Hacking for a sustainable future
What is a hackathon? How can coding help create a more sustainable world? Hannah Maltkvist guides us through the experience of participating in Openhack 2018.
At a hackathon programmers, developers and designers come together to work in teams to build solutions to cases provided by the organizer. It’s an intensive event over usually two or three days.
“It was really fun and also exhausting cause you get almost no sleep. But it’s one of the most enjoyable things I ever had the pleasure participating in. I really love the environment, and I love the challenge that comes with trying to tackle these kinds of problems in such a short time.“ says Hannah Maltkvist who studies the first year of Software Engineering and Management programme at the University of Gothenburg.
She was one of thirty students from the Software Engineering and Management programme who participated in the two-day Openhack in Gothenburg in November.
”You’re presented with a problem and have 48 hours to come up with a really good idea how to solve that problem. It doesn’t necessarily have to be a software application. It’s practically impossible to build a fully functional application in two days, but you can certainly come up with an excellent idea, and how it could be implemented in the future.”
Coding for humanity
Openhack’s mission is to show people interested in programming how they can help to make a difference by coming up with solutions to humanitarian and social challenges.
”I have not thought about how there could be a humanitarian aspect to Software Engineering until we were presented with a lot of these cases. It’s what made me really interested in participating.”
Over 100 participants competed in trying to solve the cases provided by, among others, Unicef, the Swedish Public Employment Service, the Swedish Migration Agency and the Swedish Society for Nature Conservation (SSNC).
”The SSNC wanted a way to share items in a neighbourhood, to reduce consumption and help build community. That was the case our team focused on. We came up with an idea for an application where you could login with your BankID and view the items shared in your area. We focused on items you don’t use often but need every once in a while, like a power drill or lawn mower. You could also post items to be shared and either take a small fee, like maybe 50-200 SEK for a power drill, or donate the fee directly to the SSNC.”
The team then create a mock-up of what the application would look like and how it would work.
“If you’re thinking about the practical ways of solving the problem, programming absolutely helps. But the reality is like with any product, you need a lot of people from a lot of different disciplines. It can actually be beneficial to have people without any programming background.”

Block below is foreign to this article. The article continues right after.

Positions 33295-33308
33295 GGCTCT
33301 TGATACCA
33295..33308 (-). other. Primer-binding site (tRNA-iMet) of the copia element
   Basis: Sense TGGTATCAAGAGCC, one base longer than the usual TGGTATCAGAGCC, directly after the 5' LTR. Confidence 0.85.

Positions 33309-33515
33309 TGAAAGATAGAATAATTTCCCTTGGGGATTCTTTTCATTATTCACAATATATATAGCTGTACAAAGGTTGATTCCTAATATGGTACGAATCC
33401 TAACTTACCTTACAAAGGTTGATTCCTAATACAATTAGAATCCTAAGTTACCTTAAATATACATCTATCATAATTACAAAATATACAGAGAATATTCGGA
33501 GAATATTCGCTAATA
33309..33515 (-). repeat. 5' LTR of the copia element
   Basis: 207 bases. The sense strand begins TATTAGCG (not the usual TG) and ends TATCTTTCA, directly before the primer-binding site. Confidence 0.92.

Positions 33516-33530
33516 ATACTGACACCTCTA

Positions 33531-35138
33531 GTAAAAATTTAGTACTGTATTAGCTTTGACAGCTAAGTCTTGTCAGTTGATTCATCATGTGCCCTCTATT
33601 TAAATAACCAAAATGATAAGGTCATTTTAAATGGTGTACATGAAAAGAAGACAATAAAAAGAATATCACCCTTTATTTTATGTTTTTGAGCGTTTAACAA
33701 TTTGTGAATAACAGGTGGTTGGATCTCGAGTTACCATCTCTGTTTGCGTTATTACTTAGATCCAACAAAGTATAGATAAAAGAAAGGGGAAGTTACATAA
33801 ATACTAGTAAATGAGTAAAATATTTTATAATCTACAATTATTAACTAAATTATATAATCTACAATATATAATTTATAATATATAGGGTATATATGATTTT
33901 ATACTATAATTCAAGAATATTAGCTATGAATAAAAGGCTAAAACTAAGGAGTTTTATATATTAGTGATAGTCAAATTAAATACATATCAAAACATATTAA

The price winning “bike jerk story”
The students from the Software Engineering and Management programme took home three out of the four prizes at the Openhack. Hannah’s team won the People’s Choice Award, which was decided by all participants voting for their favourite presentation. The winning recipe, a well-prepared presentation spiced with a somewhat unflattering personally story.
“In the beginning one of our group mates started out with a story about whenever he wanted to fix his bike. He didn’t have the tools to fix it so he had to go to a bike shop and ask if he could borrow the tools. It made him he felt like a real jerk, because he was taking their time and tools and not paying them. He told that story and then we went on with our presentation about the practical aspect of the solution. Like how the small fee would cover the overhead costs, and how the use of BankID would prevent fraud, and then I showcased the mock-up.”
Most of students participating had only studied software engineering a few months. The hackathon provides a way for them to practices and test the knowledge on real world cases. The university of Gothenburg have another hackathon planned in collaboration with Ericsson for 5-6 February.
“I really feel like it’s one of the best ways to improve your skills, not only in programming but also problem solving. It’s been wonderful and we’re really thankful to the university of Gothenburg for all the support. They also helped send us to the Openhack in Stockholm earlier this fall. We’re just really happy to have every opportunity to test our skills.”